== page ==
Arts and Entertainment

You might assume that the participants in the BBC4 documentary God's Cadets: Joining the Salvation Army would all be classic "lark" types, but there was a greater variety of personality than expected in this 90-minute film. It followed the pious, but not pompous "cadets" who had given up their lives to enter into two years of intensive officer training at the William Booth College in south London.

True Gripes: Tunnels of fear: Who really cares about Tube safety?

It's Friday, midnight, on the last train to Wembley Park. In the last carriage two lads furtively light their roll-ups. One with a bad perm, tattoos and scabs on his face, the other pale, pink and spotty. 'Can't you wait until you get home? How many people had to die at King's Cross to make you not smoke on the Tube?', I offer.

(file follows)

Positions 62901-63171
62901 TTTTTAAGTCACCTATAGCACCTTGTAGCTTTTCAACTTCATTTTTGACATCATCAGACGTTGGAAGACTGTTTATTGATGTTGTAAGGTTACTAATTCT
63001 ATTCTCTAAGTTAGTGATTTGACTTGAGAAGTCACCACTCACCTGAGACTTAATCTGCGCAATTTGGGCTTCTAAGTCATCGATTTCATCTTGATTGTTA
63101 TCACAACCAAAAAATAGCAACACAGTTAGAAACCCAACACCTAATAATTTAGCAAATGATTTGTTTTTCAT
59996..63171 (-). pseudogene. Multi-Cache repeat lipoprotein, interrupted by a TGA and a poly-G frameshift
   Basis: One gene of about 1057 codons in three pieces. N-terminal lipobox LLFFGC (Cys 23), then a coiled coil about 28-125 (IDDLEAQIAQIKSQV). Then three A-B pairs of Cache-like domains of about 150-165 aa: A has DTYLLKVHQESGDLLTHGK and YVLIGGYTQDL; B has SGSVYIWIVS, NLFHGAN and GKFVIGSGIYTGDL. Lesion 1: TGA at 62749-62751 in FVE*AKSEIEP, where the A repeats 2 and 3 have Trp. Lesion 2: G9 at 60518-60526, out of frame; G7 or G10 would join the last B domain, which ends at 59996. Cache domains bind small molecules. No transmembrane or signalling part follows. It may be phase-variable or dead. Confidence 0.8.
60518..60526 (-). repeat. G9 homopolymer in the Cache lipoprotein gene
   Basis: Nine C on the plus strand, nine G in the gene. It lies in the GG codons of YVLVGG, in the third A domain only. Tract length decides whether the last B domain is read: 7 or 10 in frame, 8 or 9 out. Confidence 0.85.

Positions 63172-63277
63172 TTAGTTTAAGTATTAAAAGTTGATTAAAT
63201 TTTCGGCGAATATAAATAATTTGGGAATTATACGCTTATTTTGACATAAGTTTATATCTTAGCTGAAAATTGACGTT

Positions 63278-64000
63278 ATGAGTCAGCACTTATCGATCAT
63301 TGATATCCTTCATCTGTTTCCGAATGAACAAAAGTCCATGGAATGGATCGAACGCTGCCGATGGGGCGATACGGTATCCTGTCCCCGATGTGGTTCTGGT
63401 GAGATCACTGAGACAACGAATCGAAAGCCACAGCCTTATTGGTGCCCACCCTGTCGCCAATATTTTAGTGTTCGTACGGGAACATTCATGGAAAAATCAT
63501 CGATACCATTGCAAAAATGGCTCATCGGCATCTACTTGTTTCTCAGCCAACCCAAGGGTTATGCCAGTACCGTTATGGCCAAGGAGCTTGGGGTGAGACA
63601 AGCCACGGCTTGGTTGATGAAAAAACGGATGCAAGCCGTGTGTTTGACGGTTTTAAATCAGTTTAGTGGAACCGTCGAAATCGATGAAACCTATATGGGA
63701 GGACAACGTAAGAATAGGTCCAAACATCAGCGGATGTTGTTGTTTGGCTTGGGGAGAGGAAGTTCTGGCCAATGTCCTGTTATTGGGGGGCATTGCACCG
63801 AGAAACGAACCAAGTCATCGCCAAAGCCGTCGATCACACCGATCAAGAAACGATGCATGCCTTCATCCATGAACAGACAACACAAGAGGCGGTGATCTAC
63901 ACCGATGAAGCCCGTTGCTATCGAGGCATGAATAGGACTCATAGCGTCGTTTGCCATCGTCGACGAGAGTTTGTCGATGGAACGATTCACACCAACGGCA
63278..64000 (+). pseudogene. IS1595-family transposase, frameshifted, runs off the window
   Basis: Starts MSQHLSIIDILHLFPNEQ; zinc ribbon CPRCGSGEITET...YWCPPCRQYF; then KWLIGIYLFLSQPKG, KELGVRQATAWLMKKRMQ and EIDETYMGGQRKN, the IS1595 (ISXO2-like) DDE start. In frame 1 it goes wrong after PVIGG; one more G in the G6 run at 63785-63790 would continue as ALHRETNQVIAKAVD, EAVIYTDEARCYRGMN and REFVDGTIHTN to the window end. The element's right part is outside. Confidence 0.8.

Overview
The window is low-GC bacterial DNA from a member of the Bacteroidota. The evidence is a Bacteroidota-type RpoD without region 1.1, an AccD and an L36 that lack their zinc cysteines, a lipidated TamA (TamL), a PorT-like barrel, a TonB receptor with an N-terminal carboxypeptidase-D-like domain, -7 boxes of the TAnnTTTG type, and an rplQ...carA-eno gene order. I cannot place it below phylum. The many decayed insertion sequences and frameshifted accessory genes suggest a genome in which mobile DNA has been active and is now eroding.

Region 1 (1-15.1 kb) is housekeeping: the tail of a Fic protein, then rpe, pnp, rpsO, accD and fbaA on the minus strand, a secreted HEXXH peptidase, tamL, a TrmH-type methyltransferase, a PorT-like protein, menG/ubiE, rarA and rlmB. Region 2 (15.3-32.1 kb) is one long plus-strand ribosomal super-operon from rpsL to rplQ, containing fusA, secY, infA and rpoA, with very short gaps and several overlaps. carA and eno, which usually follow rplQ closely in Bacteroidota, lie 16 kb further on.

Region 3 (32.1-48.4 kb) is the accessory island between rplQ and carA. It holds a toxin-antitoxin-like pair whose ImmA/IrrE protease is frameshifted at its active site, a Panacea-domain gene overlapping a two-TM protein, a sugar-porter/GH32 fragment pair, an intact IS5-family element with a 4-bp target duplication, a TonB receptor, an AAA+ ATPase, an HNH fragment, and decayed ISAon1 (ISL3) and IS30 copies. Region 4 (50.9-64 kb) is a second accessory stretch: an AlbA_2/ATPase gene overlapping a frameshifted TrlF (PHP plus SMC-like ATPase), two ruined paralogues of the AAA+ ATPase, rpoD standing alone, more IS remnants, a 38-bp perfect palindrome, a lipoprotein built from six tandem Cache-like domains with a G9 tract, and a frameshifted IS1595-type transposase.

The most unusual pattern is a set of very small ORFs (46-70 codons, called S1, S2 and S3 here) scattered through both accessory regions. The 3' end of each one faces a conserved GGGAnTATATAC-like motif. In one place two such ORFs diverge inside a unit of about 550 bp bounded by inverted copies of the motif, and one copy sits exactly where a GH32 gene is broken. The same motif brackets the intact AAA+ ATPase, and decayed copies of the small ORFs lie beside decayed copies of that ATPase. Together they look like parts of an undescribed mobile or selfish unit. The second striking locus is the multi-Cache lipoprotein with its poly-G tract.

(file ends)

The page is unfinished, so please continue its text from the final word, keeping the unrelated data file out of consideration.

Fatal shooting

A man died in hospital after being shot in the head outside a pub in King's Cross, north London, at about 10.30pm last night. A gun was recovered, but the suspect escaped on foot.

Open all hours - for crack and sex

Police and councils in north London fear proposed deregulation of cafe opening hours will harm the fight against drug dealers and prostitutes.

Faster Luton link

The summer train timetable has speeded up services from central London,making the Bedfordshire airport a more attractive gateway in terms of timesaving, if not aesthetics. Non-stop Thameslink trains now take 28 minutes from King's Cross to Luton station, connecting with a special bus service (8 minutes).

Silence over Fitch's future: Design firm reviews financial and management structures

FITCH RS, the design company, said yesterday it was reviewing financial and management structures but refused to discuss the future of its founder, Rodney Fitch.

Police forge ties with left to fight the crack trade: Clampdown puts squeeze on drug dealing and prostitution at King's Cross. Ian MacKinnon reports

A GROUND-BREAKING alliance between the police and local authorities appears to be winning the war against the drug dealers in one of Europe's most notorious areas.

Architecture Update: End of the line